Why, the email asks, do we still have Black History Month? The writer might be white, or she might not. She identifies her self as a "conscious woman" and sends the email to one of my public addresses. She seems chagrined that "race still matters" and wants to initiate an exchange of views with hers at the foundation - studying black history is obsolete. We have a black president, the woman writes. Black people have made so many strides. Aren't you holding on to the past, she argues, when you insist on having this month to study black history?
I am not in the habit of engaging in email debates with folks who are ill informed, so I ignore the note. Still, I am intrigued enough by it to print it out and paste it to my desktop for a few days. When I pick up high school history books, I see African American history sprinkled through, like seasoning, as opposed to being placed at a base. And I think of the tremendous vision of Dr. Carter G. Woodson, the second African American to receive a Ph.D. from Harvard (after WEB DuBois) and the founder, in `1915, of the Association for the Study of African American Life and History (ASALH). Woodson wrote the masterpiece "The Miseducation of the Negro" and founded Negro History Week in 1926. By 1976 the week had expanded into African American History Month. The Association, based in Washington, DC, sets a theme for Black History Month each year (notice that I use Black and African American interchangeably - for me they are the same thing). This year the theme is "The History of Black Economic Empowerment".
Economics is the study of who gets what, when, where and why. It is the study of the way the factors of production - land, labor, capital and creativity are paid in rent, wages, interest and profit. It is the history of the knife, of how the pie is sliced. And it is the story of why African Americans get so much less than our fair share of the pie.
We get less than we deserve, not for lack of wanting or trying, but because the playing field for us has never been level. For centuries we could not accumulate wealth in the United States because we were the source of wealth for others. Free frank McWhorter's story is compelling, but it is not the only story of a slave who bought back his freedom. And whenever I write or think those words, something twists in my stomach, the notion that someone had to buy himself, but also in the case of Free Frank, buy himself and a dozen or so of his relatives. Buy yourself, cut a deal with the person who owns you, as if there is honesty in this deal cutting. Free frank used his free time to work to save money to buy himself back and thanks to his descendent, Dr. Juliet Walker, we know the story. We don't know the story of the laundry women who did the same thing; don't necessarily know their names. But we know that the economic paradigm, the study of who gets what, when, where and why informed those women's decisions.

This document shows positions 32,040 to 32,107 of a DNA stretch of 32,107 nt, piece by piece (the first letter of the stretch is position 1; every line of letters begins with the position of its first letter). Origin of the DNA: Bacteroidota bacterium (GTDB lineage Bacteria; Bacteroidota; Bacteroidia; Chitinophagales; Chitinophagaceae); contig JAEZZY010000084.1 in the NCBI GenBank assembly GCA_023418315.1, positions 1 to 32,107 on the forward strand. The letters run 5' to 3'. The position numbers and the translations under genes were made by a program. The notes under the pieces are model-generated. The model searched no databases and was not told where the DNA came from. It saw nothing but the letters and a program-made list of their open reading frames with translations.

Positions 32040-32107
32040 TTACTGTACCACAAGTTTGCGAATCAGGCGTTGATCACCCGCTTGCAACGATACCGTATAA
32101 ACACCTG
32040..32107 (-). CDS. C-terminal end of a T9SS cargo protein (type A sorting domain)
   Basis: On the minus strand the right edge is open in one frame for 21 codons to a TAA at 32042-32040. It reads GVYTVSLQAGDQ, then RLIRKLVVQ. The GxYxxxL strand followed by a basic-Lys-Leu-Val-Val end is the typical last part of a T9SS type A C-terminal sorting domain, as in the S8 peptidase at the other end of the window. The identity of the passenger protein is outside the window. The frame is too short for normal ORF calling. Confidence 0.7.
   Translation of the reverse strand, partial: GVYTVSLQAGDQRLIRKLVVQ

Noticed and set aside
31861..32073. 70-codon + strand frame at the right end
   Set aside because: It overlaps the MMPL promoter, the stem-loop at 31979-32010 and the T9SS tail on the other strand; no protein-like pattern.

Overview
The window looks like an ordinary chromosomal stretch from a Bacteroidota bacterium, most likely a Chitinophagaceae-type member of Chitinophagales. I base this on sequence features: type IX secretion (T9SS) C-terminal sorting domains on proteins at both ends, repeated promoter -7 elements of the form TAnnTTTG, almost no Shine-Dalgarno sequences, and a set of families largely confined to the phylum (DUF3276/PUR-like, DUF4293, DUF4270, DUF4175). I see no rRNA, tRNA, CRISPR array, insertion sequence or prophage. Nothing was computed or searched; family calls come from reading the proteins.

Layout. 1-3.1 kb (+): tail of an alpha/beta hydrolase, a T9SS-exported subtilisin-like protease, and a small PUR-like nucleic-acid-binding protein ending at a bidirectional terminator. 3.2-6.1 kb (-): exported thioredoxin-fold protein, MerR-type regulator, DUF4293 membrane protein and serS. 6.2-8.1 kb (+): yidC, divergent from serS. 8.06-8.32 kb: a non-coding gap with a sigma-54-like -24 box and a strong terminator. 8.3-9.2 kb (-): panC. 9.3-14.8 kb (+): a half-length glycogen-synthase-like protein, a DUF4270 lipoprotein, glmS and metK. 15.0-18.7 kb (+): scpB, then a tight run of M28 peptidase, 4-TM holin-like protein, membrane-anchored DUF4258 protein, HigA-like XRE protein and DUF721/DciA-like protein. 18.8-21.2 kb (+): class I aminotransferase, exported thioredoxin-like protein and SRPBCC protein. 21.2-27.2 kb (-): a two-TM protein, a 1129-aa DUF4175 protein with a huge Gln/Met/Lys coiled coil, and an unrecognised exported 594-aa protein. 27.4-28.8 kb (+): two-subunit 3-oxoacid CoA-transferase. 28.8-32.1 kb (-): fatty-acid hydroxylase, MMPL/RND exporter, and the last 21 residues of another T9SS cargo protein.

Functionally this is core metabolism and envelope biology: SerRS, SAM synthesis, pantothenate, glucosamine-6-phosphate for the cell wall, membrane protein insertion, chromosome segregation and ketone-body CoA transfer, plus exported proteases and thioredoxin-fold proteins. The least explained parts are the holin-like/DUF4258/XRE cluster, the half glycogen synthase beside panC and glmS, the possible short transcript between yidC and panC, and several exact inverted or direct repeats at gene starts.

Fast forward from Free Frank to Billionaire Bob. Bob Johnson, that is, the brother who conceived of BET and then sold it to Viacom, creating dozens of millionaires and turning himself into a billionaire. Fast forward from buying oneself to selling a window to a people. Bob Johnson is to be admired as a consummate entrepreneur, one who leveraged an idea into a profit center into a fortune. With both Free Frank and Billionaire Bob, we have to ask what is left for the people they may have leveraged, or may not have.
Because the history of commerce so frequently embraces men and ignores women it is important to make it clear that the history of African American economic empowerment has a women's twist, too. There are early women to lift up like Dr. Sadie Tanner Moselle Alexander, who was the first to receive the doctorate in economics in the United States, or Madame CJ Walker, the first black woman millionaire. Maggie Lena Walker was the first to start a bank in Richmond, Virginia. Mary Ellen Pleasant was an economic player, an investor in the Gold Rush, in early days in San Francisco.
We still have Black History Month, I would tell my motley correspondent, because the story has still not been told. I am grateful and humbled by the vision of Dr. Carter G. Woodson, and by his commitment to remind us of who we are, again and again. Those who have inherited his mantle, the sisters and brothers of the Association for the Study of African American Life and History have taken up the baton of his vision and are about to pass it on. In the words of Dr. Maya Angelou, and still we rise.
Dr. Julianne Malveaux is a noted economist and president of Bennett College for Women.